Client Spotlight: Dawn Greene
Dawn never saw the world like a sighted person, but it was not until she was struggling in school that her vision was tested. It turned out she was brilliant, but needed vision correction.
With glasses, Dawn was successful in school and became a real estate agent in New York. At 30 years old, Dawn was told she had high pressure in her eyes, but was not concerned about managing it. She moved from New York to West Sacramento to be with her ailing mother. But when she lost her mother and beloved aunt within a year’s time, the pressure escalated. Her left retina tore, almost completely detaching, and her right retina tore like a patchwork quilt.
Dawn managed to continue working in real estate and undergoing eye surgeries without telling anyone that she was losing her sight.
“I started compensating for the vision loss,” Dawn said. “I would schedule clients earlier in the day or on weekends because I had trouble seeing at night. My lenses got thicker each year. When it became harder to see houses, I would set up other agents to do walk-throughs and I would handle the phone calls.”
But when she made a significant financial error and no longer felt safe driving, she decided it was time for a career change and found Society for the Blind.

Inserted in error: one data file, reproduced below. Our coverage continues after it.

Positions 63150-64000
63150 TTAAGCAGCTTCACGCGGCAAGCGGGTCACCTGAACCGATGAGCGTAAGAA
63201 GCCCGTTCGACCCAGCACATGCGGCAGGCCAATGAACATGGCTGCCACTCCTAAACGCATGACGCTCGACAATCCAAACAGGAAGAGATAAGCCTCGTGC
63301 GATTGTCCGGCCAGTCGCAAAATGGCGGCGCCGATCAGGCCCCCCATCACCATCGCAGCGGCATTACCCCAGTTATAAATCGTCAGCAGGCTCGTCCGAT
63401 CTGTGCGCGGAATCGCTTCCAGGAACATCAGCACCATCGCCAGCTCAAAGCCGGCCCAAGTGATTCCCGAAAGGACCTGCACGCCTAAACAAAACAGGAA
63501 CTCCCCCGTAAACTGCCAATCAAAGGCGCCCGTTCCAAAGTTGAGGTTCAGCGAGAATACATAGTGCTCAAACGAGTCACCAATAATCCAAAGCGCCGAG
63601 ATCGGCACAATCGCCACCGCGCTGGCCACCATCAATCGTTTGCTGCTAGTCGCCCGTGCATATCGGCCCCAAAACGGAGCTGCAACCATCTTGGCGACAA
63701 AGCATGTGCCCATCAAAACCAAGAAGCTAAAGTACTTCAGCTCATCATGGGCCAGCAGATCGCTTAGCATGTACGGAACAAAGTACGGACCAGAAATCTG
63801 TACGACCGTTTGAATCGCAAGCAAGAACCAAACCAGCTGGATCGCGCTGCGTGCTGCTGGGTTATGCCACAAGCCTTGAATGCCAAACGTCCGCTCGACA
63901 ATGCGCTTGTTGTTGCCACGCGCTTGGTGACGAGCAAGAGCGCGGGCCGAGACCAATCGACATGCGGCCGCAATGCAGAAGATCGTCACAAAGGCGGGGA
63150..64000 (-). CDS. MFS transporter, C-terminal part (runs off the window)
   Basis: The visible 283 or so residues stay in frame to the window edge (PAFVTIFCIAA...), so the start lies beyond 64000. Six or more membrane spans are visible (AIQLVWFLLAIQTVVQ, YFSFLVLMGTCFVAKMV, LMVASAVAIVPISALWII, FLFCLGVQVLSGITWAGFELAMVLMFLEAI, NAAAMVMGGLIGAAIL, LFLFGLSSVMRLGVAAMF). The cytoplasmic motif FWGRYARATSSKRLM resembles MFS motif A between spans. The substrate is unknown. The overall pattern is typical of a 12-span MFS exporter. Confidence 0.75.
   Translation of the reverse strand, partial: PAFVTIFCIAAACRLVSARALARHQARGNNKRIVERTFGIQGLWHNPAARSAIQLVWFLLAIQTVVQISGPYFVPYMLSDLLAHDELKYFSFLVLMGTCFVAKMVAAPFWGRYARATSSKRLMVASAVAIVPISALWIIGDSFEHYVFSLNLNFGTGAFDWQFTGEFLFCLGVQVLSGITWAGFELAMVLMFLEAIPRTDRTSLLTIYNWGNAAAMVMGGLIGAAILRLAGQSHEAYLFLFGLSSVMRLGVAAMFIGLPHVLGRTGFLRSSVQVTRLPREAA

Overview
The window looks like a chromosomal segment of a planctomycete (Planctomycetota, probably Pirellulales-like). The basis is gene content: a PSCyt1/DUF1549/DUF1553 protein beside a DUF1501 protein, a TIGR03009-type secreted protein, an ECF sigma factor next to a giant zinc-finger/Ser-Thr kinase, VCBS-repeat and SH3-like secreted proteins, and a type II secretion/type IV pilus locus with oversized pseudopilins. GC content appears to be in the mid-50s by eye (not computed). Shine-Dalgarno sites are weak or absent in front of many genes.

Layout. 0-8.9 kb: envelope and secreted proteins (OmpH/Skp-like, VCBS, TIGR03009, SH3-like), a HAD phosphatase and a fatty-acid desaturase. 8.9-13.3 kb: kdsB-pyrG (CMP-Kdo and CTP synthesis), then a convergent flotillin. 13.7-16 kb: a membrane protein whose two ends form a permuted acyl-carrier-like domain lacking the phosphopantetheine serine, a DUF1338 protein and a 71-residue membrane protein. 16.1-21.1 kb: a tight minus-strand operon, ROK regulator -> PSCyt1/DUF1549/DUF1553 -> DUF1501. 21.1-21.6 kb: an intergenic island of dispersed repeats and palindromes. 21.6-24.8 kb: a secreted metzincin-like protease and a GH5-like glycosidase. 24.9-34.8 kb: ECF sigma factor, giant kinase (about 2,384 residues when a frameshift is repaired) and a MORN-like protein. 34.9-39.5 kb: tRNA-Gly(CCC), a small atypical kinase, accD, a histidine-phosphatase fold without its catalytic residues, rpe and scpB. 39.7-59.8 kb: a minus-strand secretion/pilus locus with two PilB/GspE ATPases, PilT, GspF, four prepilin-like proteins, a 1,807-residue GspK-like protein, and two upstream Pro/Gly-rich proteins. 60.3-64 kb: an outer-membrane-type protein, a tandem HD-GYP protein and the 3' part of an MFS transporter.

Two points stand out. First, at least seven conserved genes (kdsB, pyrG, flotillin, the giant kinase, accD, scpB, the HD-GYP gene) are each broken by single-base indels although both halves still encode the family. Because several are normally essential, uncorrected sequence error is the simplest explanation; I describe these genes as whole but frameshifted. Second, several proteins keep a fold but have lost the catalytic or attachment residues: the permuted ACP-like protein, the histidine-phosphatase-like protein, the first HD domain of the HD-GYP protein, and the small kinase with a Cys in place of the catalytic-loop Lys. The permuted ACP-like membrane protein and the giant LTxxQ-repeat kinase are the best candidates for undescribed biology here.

“It was a relief when I no longer had to pretend I could see,” she said. “I can’t tell you how awesome it was for me to meet the people at Society for the Blind. You can feel the love as soon as you walk in there.”
Dawn attended our Senior IMPACT Project and Core program, where she learned how to cook, stay mobile and use adaptive technology. On one of her days with the Senior IMPACT Project, she tried to walk down the stairs and nearly panicked.
“It looked like a slide with my vision,” Dawn said. “One of my instructors immediately noticed and walked me through it. It was awesome and made me cry. I didn’t have to say anything; she just knew. Society for the Blind is the most positive place I have ever been.”
When the stay-at-home order hit, Dawn was especially grateful for what she had learned.
“I’m really thankful for those lessons because not long after, we were locked down in the pandemic,” Dawn said. “Before that class, all I would cook were sandwiches and salads. Without those skills, I think the stay-at-home order would have been a lot harder for me.”
Dawn also visited our Low Vision Clinic that includes occupational therapy. There she discovered the tools she needed to continue her lifelong love of painting. Dawn thought her vision loss would mean never painting again, but our Low Vision Clinic helped her acquire a lighted magnifying tool and lenses.
Just this summer, one of Dawn’s paintings won a Juror’s Award at a KVIE event – the juror had no idea Dawn was losing her vision.
“I took my time on that painting and wanted to get it right because in my mind I was thinking this might be the last painting I get to paint,” Dawn said. “But I’m determined to keep painting. Painting is my true love. My mind still sees color, and I’m thankful for my wonk-ish vision that helps me create my art. I’ve already got another painting in mind.”